While most Americans spent December 2019 blissfully unaware of the coronavirus and the approaching pandemic, Enbal Shacham, Director of the Ph.D. in Public Health Studies Program at Saint Louis University’s College for Public Health and Social Justice, and an Associate Director of the SLU Geospatial Institute, was studying the outbreak of COVID-19 in Wuhan, China. She was trying to determine where the coronavirus would spread first in the United States.
“When the cases were in China, I was studying it and examining, ‘where is this going to go next?’” said Shacham. “For the United States specifically, where is this going to happen first? And what are the resources on the ground there?”
With limited COVID-19-related data not yet widely available, Shacham had to get creative about what data she could use in her efforts to track and predict the spread of the coronavirus. She was able to access publicly available data from the U.S. Department of Transportation on international airports and flight patterns, and used that data to predict that the coronavirus would first impact the east and west coasts of the United States.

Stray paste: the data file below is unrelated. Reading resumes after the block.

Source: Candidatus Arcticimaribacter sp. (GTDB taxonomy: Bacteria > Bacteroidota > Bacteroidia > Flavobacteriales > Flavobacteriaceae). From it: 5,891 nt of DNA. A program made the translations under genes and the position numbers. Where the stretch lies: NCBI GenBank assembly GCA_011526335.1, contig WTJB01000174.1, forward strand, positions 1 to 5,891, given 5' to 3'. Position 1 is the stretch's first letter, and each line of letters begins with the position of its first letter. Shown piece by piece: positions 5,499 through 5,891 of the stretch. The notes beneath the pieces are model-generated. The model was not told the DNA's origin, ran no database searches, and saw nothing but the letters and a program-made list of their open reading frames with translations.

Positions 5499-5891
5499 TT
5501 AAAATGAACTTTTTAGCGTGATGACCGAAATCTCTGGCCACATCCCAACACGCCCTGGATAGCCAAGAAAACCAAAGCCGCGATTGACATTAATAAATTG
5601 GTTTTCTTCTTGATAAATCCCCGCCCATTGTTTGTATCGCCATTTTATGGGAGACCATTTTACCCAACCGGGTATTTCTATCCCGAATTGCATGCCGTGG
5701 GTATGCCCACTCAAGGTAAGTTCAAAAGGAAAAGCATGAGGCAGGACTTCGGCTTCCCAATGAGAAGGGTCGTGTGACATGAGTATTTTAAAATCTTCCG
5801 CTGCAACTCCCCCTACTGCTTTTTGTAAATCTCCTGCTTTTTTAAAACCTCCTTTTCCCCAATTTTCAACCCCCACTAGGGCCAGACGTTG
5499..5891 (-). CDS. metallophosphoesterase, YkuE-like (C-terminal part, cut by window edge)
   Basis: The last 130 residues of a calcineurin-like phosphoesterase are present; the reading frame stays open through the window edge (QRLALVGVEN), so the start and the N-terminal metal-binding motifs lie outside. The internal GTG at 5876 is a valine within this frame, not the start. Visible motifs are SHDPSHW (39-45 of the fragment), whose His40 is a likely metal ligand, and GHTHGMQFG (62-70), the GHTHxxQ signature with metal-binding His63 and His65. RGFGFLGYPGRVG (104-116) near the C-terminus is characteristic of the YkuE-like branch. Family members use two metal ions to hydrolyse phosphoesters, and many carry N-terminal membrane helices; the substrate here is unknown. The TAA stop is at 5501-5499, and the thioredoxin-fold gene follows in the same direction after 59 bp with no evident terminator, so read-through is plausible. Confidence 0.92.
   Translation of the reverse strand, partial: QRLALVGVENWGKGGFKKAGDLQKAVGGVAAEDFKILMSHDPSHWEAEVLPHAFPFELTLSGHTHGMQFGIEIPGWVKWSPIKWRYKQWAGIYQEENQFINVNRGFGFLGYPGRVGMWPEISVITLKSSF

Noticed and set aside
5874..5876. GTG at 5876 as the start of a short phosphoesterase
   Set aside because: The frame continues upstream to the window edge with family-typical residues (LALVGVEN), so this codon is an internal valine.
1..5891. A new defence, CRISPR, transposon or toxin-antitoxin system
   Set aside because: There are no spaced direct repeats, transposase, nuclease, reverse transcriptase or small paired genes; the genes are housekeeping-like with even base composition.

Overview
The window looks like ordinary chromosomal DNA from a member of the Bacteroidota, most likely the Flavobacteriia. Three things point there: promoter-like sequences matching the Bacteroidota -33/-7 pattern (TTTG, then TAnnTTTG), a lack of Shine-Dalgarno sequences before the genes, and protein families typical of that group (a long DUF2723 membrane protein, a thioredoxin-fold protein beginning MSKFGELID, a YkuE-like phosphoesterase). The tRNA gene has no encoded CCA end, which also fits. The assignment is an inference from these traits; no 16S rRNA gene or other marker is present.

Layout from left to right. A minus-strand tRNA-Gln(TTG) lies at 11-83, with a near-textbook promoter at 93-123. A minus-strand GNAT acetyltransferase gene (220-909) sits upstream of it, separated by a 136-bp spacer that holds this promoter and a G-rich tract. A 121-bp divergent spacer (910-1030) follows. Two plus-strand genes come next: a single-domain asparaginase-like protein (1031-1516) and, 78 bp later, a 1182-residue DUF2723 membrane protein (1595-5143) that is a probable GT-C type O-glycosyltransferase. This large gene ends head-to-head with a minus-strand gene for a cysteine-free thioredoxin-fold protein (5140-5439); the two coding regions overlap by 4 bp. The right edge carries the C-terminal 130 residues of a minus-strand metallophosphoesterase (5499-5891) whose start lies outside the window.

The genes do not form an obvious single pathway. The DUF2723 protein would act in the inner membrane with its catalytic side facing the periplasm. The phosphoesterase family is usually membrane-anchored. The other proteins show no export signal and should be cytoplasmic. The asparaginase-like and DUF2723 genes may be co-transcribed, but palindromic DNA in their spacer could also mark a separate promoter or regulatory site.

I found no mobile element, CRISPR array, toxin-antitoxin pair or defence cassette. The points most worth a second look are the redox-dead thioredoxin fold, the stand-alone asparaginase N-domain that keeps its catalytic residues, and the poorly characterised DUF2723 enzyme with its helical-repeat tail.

“It’s exactly how we would think this would behave,” said Shacham. “When we think about epidemiology, which is the study of disease and the tracking and the patterns of those diseases, we can use COVID-19 as an example of: this is where people are, these are the tracks in which they go, the places to where they go, and what puts people at risk for getting infected. The more we learn, the better our community and our community health is.”
Shacham is collaborating with SLU professor Flavio Esposito, Ph.D., and SLU student Roberto Coral, on an app that will ask users to enter their symptoms (or absence of symptoms) and what age group of people that they’re interacting with. If their symptoms suggest they may have COVID-19, the app will give them information on the nearest testing facility. The data that users provide through the app will help give the SLU team an idea of where outbreaks may occur next.
“The spectrum of the COVID-19 illness has not quite been elucidated, we don’t actually know all of the symptoms. We’re getting a better sense. We just learned recently that some people lose their sense of smell. So that’s news and that’s important news,” said Shacham. “We need to learn so much more. As those symptoms may change, we can add those questions to the app and push out an update.”